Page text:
And it’s horrible hiring. It’s the kind of thing you see when hiring processes get so standardized that all individual judgment is removed from the process.
37. Dying awful colleague
A member of our C-suite has gone from being healthy and fit, to suffering from a sudden and aggressive cancer that has him in hospice. The chance of recovery is almost zero. Everyone at our company is basically just waiting for “the call.” It is a sad time for almost everyone who works here. Except for me. In the short time we’ve worked together, I was the target of his racist and misogynistic behavior, to the point that HR nearly had to get involved. I don’t wish him death or pain, but I have no interest in attending his funeral. Very few people know he treated me this poorly. I worry that being new to the company, many staffers will judge me harshly for not attending. Additionally, it’s about a 7 hour round trip drive to where the funeral will be held (as soon as he was diagnosed, he moved back to his hometown for better support). Can I skip this, or must I go?
You don’t need to go. If anyone asks about it, you can say in a regretful tone, “Unfortunately I’m not able to attend.”
36. Coach junior employee or nah?
I’m one of two senior people on this team. We have a junior, new to the company and new to salaried work as far as I know. She and the other senior run a weekly event, but the other colleague has been calling out on event days. Now the junior is pouting in our IMs and threatening to call out on those days too. If she does, I have to step in and run it, which is not my job but otherwise it won’t get done. I’ve been gently trying to coach her on professionalism due to this and other behaviors, but she’s pushing back a lot (and to be honest, she’s not entirely wrong). Do I keep trying, let our manager know what’s up and ask for her help, or just step back and let the manager manage (or not manage)? Yes, the other senior is a problem but that’s a whole other issue.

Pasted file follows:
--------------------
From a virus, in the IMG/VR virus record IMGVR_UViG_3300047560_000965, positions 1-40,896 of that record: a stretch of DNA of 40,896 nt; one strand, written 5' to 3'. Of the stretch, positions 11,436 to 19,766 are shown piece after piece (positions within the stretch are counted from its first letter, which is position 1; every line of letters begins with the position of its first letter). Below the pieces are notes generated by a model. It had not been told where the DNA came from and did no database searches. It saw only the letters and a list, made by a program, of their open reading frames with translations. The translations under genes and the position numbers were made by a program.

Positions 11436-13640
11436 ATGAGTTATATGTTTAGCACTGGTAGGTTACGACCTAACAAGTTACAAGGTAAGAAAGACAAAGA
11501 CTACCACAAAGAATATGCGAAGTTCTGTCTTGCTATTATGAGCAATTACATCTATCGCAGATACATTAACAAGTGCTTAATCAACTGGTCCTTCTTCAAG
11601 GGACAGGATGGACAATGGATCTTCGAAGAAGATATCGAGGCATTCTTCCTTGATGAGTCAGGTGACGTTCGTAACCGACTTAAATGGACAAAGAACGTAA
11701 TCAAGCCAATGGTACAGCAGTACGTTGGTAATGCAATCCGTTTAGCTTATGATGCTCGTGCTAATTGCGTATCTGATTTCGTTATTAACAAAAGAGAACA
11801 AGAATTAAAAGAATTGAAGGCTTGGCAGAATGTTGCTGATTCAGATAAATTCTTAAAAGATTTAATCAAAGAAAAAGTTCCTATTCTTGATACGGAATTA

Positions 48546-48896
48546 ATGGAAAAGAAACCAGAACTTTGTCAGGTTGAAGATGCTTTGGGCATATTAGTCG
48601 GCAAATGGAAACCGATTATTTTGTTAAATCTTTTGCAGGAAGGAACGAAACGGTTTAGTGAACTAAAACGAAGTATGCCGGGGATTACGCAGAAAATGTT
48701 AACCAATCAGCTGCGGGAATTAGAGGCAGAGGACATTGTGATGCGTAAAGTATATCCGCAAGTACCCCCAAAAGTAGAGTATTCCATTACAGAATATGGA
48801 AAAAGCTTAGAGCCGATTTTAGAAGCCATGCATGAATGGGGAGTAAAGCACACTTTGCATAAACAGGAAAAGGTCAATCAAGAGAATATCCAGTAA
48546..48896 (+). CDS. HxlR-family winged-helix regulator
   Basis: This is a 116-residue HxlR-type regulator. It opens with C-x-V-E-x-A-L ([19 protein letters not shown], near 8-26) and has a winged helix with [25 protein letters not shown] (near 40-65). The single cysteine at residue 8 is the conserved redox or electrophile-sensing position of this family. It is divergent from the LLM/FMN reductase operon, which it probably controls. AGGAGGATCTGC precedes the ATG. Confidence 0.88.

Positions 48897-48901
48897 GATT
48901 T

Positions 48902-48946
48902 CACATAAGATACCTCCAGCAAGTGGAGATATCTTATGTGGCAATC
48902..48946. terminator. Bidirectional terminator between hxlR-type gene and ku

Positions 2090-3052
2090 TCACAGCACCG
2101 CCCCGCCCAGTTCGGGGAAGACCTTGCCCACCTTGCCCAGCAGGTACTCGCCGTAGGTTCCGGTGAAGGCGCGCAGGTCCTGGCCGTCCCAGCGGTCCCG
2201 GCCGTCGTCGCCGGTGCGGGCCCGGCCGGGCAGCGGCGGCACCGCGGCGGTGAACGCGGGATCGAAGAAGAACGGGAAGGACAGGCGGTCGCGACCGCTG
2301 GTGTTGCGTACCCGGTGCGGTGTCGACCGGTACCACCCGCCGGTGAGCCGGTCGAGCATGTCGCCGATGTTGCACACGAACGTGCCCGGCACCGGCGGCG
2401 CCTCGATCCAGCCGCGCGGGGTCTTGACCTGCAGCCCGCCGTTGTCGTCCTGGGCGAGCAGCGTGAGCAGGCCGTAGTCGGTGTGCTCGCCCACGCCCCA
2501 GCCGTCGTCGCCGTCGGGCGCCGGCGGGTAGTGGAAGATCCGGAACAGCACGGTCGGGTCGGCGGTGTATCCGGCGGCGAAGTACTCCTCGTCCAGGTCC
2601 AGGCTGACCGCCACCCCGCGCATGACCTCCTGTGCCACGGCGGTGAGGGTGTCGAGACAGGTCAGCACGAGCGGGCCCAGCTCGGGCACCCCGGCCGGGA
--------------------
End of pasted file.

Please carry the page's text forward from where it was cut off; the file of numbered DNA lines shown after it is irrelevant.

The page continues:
If you trust your manager to handle it well, ideally you’d give them a discreet heads-up about your concern since it’s affecting your work. It sounds, though, like you should make sure it’s clear to your manager that the junior is only part of the problem; the other part is that the other senior person keeps skipping events, which is causing all this in the first place.
35. Returning to work
When an employee is returning to work after a long-term sickness, is it better to have them do less days but full days, say 2 days a week, then 3 days, to build back up to all 5 days? Or do more days but shorter hours like 4 days until 12:00, then all 5 days until 1:00, etc., building up the hours? What do you recommend to help get an employee back on their feet and transition their workload back to them?
Ask them! Different people will have different answers, based on their own preferences and energy patterns throughout the days and the right answer for one person could be different from the right answer for someone else. What you can do as their manager, though, is to lay out the various options so they know what’s possible to choose from — because they may not realize some of those schedules are possible.
34. Favorite time management tips
What are some of your favorite time management (or schedule management) tips?
If it’ll take two minutes or less, do it right now.